Friday, October 24, 2008
A Three Hour Tour, a Three Hour Tour
I promised earlier this week to share the details of our trip board the Yankee Freedom II, or as I referred to it then, "The Catamaran of Death." The Yankee Freedom II is a high-speed catamaran ferry to the islands of Dry Tortugas, about 70 nautical miles off the coast of Key West. The largest island in the Dry Tortugas is home to Fort Jefferson, one of the most remote national parks in the system. The abandoned fort, built before the Civil War, is an amazing structure built from over 16 million bricks brought in by boat from New England. The pentagon shaped fort covers nearly the entire island, leaving room for just a couple of tiny beaches for snorkeling and boat docks.
The trip to Fort Jefferson is an all day affair, and when we got to the dock at 7 AM the weather was rainy and windy. We had discovered that Key West is one of those places where if you don't like the weather, just wait 10 minutes, so we hoped that it would clear off and warm up during the two-hour voyage to Dry Tortugas. The captain warned us that it might be a bit choppy on the trip, especially once we got out into open water. He was not kidding. Ron and I both felt a little queasy on the trip and were glad to get to the Fort and off the boat. Several people had actually been seasick and the crew was selling Dramamine, which we bought for the return trip. They cautioned us to be sure and take the Dramamine about an hour and a half before our scheduled departure time so that it would have time to get in our systems. Consider that foreshadowing.
When we reached the island, a salty old crew member named Tortuga Jack led us on a tour of the Fort, after which we had lunch on the boat. Ron remembered to take his Dramamine at that time and I foolishly did not. After lunch we went down to the small beach to do some snorkeling around the coral reefs. My only previous experience with snorkeling was when we were in Hawaii last January, and I'm disappointed to discover that I am a bit of a panicky snorkeler. I have become fairly claustrophobic in my middle age and something about wearing the mask and only being able to breathe through my mouth bothers me. I can get over it if I can find something interesting to look at under the water, but we discovered that most of the fish were around the pylons of an abandoned dock, and I was afraid that the heavy current was going to smash me against the pylons. Basically I am a wimp and besides, seaweed kept attacking me. I am a disappointment to my wannabe adventuring self.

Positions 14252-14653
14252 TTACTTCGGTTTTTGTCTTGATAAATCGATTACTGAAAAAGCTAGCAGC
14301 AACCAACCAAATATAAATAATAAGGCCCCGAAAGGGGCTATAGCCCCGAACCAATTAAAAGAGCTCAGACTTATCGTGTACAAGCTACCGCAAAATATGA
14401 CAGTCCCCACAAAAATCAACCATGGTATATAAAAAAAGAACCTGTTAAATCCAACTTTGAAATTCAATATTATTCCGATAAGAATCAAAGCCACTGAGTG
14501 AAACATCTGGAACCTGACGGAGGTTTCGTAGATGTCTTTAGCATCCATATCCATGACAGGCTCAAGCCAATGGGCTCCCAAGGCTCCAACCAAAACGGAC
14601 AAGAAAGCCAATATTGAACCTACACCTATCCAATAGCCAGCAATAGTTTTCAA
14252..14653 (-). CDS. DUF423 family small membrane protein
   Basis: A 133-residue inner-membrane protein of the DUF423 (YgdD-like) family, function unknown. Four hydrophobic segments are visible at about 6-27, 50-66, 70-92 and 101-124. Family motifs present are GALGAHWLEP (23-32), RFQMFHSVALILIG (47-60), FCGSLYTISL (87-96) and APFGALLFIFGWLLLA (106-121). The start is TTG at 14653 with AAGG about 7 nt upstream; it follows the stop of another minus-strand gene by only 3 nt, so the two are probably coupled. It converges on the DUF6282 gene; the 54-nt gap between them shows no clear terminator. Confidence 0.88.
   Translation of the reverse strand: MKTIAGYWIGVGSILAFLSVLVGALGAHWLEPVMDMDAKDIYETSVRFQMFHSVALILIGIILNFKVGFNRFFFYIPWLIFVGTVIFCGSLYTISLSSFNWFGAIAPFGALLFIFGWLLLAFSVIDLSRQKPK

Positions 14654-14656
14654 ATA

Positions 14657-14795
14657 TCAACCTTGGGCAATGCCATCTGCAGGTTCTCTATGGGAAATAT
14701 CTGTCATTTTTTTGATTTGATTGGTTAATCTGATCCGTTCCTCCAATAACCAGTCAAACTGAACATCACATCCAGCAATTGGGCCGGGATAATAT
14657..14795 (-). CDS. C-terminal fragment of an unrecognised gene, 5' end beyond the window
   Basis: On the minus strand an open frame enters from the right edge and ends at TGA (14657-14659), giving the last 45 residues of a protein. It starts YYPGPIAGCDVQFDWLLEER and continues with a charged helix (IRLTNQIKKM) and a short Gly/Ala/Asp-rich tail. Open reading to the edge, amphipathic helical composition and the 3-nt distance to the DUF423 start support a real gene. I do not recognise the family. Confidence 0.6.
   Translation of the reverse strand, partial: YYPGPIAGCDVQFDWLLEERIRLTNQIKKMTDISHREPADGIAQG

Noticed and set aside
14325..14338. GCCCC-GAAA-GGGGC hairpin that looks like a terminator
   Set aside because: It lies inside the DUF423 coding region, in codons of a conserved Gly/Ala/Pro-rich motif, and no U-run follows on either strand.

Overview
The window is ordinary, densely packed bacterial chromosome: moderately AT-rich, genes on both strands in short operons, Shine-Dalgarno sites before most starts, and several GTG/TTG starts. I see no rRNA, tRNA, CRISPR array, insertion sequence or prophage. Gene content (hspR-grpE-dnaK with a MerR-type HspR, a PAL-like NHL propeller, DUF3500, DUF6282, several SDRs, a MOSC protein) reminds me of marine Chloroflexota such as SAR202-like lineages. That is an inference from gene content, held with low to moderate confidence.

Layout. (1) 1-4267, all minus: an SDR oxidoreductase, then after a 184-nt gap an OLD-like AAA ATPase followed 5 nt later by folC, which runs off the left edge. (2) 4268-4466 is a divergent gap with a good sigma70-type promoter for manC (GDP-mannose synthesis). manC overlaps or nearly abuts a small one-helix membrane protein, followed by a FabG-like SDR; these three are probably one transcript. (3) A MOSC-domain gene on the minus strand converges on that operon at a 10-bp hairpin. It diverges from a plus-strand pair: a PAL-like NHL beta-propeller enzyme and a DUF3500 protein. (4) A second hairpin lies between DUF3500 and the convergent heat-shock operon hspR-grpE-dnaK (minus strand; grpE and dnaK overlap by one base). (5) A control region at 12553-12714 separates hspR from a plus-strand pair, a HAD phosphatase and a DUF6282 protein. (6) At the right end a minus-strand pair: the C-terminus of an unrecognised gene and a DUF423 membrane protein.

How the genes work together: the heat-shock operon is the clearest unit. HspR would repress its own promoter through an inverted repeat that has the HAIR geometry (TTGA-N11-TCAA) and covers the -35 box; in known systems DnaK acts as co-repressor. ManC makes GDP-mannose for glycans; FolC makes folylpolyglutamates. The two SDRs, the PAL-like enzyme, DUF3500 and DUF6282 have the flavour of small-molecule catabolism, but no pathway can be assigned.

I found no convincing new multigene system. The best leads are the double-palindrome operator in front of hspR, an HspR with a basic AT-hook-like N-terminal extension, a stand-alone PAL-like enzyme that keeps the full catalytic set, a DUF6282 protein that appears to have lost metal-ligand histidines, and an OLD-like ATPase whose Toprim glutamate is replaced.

One of the pieces of information that Tortuga Jack shared with us on the way out concerned the sand on the beach. Apparently there is a species of fish that feeds on the algae in the coral but doesn't have the appropriate mouth shape to suck them out. So they bite off pieces of the coral, chew it up, and poop out the chewed up coral. I couldn't stop thinking of the coarse white sand on the beach as fish poop, especially when I dumped approximately 2 cups of it from my bathing suit back at the hotel.
The weather had cleared up while we were on the island, but threatening dark clouds appeared just before our departure time. We were warned very strenuously that the water would be very choppy for at least the first half of our two and a half hour return trip. I wasn't too concerned, having not experienced motion sickness since childhood, and besides the trip out hadn't been that bad.(More foreshadowing.) By the time we were about 15 minutes out, people started needing the sea sickness bags, that crew members were handing out. I lasted for about half an hour. I posted a review of our trip aboard the Yankee Freedom II on Trip Advisor, and I gave it four stars largely because of the helpfulness of the crew. Early on in my life, I made it a policy to avoid any career path that involved a high probability of people throwing up on my shift, but this crew could not have been more accommodating and sympathetic. They walked around providing fresh barf bags, paper towels and ginger ale, and offering ice packs to the foolish people who did not heed their warnings to stay in their seats. One gentleman was thrown into a table and at least bruised and maybe broke some ribs, and another man got a nasty bump on his head. If I had not felt so miserable I certainly would've been singing the theme to Gilligan's Island. It may have been the longest 2 1/2 hours of my life.
Another reason for my four star rating is that Fort Jefferson is definitely worth a visit, and the island is very beautiful. I understand that in time, the pain of childbirth fades, allowing for the births of more children, and I would probably return to Dry Tortugas in 10 or 20 years when the memory of the horror of that trip fades. I might take the seaplane next time.